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Homeless Watch Over Prostitutes First Step Services Offers Women A Place To Go When They Need Help

As the investigation into the unsolved slayings of 18 Spokane-area women intensifies, one East Central neighborhood group has become the informal protector of women still working Spokane’s streets.

Local prostitutes have come to rely on an open door and a protective hand at First Step Services on the corner of East First and Napa.

The unremarkable building, surrounded by trash, dogs and homeless people, serves as a communications center, lunch room, safe house and meeting place for Spokane prostitutes.

“They aren’t just hookers,” said Penny Johnson, who runs the addiction recovery club with her husband Darold. “These women need to have some place that they feel safe. At least they know they can come here and we do what we can for them.”

The street people at First Step have become the eyes and ears of Spokane’s prostitutes, keeping track of their whereabouts, caring for those who are sick and searching for those who don’t check in regularly.

First Step, run by volunteers, is not a shelter or a detox center. The former post office at 1927 E. First is a clean and sober club for people who need a cup of coffee, a shower or a break from life on the streets.

The Johnsons keep it running with their own money and donations.

Keeping tabs on the women - something First Step has always done - is harder now that the neighborhood is on alert for a serial killer who detectives say has killed at least four of the 18 victims since 1984.

The streets where many of the prostitutes work now clear at twilight. Residents lock themselves tight in their houses. A half-dozen police cars steadily cruise East Sprague between Hogan and Haven every night.

Many prostitutes have gone into hiding, say those who are still working the streets. Only a few remain out at night. Those who find a “date” know that the regulars at First Step try to write down the license plate number of any vehicle a woman gets into.

Files containing years worth of license plate numbers were recently turned over to detectives at the Spokane County Sheriff’s Department. Members of the Spokane County Special Investigations Unit have been getting copies of the files for years.

The records are telling. Notes scribbled on scraps of paper identify drug dealers, troublemakers and men looking for sex.

Warnings such as “convicted murderer,” “Violent!” and “rapist” are written next to the plate numbers of men who are considered dangerous.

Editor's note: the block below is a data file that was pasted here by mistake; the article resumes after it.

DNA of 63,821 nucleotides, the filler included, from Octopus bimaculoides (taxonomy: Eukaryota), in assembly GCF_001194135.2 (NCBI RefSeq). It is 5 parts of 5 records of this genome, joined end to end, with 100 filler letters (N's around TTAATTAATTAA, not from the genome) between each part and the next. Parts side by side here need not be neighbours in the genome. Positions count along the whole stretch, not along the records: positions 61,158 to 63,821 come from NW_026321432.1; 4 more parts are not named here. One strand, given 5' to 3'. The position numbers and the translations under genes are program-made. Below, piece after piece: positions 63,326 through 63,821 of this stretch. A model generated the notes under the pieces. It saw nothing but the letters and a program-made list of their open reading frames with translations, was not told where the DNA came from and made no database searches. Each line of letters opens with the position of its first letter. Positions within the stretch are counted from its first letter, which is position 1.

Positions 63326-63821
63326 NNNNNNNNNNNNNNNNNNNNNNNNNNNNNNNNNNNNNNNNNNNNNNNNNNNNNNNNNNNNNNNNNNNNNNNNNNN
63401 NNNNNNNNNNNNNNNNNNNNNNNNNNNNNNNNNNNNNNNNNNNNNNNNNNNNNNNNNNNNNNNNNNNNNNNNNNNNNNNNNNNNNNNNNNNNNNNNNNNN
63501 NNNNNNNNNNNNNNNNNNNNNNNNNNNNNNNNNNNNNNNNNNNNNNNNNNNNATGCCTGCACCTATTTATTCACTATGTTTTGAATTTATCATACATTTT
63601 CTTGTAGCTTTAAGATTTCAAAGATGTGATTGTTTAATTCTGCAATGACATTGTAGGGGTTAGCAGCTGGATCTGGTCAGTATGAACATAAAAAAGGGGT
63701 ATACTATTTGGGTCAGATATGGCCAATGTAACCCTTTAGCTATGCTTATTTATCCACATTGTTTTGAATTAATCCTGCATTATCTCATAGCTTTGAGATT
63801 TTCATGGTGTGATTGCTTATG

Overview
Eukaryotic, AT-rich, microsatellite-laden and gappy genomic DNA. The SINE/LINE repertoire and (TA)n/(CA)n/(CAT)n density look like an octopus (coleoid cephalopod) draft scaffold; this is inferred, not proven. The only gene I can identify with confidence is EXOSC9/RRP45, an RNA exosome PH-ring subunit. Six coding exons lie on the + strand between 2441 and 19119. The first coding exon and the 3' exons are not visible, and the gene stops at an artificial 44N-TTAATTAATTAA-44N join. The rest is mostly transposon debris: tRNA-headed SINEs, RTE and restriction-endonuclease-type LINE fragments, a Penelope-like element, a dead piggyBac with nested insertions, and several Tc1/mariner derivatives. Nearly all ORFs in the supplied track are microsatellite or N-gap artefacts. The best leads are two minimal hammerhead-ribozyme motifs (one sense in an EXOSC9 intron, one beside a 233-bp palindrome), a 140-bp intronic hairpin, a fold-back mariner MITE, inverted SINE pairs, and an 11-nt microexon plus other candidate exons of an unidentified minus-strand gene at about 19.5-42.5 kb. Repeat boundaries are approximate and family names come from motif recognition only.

“If we can keep track of what’s going on in the night, we can stop (the killings),” Darold Johnson said.

On most nights, the homeless crowd the couches at First Step to sober up and watch Chuck Norris movies on the color television.

Although the recovery club looks after the neighborhood’s working women, few of them linger there for more than a cup of coffee. An average night brings about three women for every 40 men into the club, which is open 24 hours.

On Friday, the limp, nearly unconscious body of a prostitute known as Bear took up precious space on a couch with a prime view of the television.

Managers of the club, who call themselves bounty hunters, wear bullet proof vests and pack several guns apiece, issued a stern warning to anyone thinking about disturbing Bear: leave her alone.

“She just needs to sleep it off someplace she won’t get hurt,” Darold Johnson said. “The girls need to know that they are safe here.”

During better times, Bear and 12 women who she said continue to work East Sprague, stop into the club nightly in between “dates.”

They use the bathroom, fix their makeup, make a few phone calls and are gone. The quick check-ins help the people at First Step keep track of who’s on the streets and who’s missing.

“I can’t stop working,” said Bear, a drug addict who would not give her real name. “That’s it. I take the chance.”

She takes the chance despite the fact that the four most recent victims were her friends: Darla Sue Scott, Shawn Johnson, Laurie Ann Wason and Shawn McClenahan.

A First Step regular, who only identified himself as “D,” said Scott, Johnson, Wason and McClenahan were not women to be trifled with.

“They weren’t no dummies,” he said. “They knew how to handle themselves.”

That’s what worries him.

“Ain’t nobody going to be able to handle themselves with a gun in their face,” he said.

So when the women aren’t seen for a few days, men from First Step go looking.

“We keep track of them as best we can,” Darold Johnson said. “I am closer to some of these women than I am to my own family.”

Nearly everyone at First Step knows the three women currently considered missing and being sought by a four-detective task force investigating the deaths.

Jessica Fitzgerald nearly died from a drug overdose in First Step’s bathroom about two months ago, Darold Johnson said. She was seen last Friday by several men at First Step, but has not been located by police.

Linda Marie Maybin and Sunny Oster haven’t been seen at First Step since late November. Maybin was a regular.

“It’s really hard on a place like this,” Darold Johnson said. “You really get to know them. It’s sad to see this … happen.”

As the city-county task force continues its investigation, First Step plans to continue watching out for the women who they consider family.

The prostitutes feel the club has always looked out for them, and that’s all they ask.

“I know I can come here when I’m in trouble,” Bear said. “What else is there?”

, DataTimes ILLUSTRATION: 4 Photos


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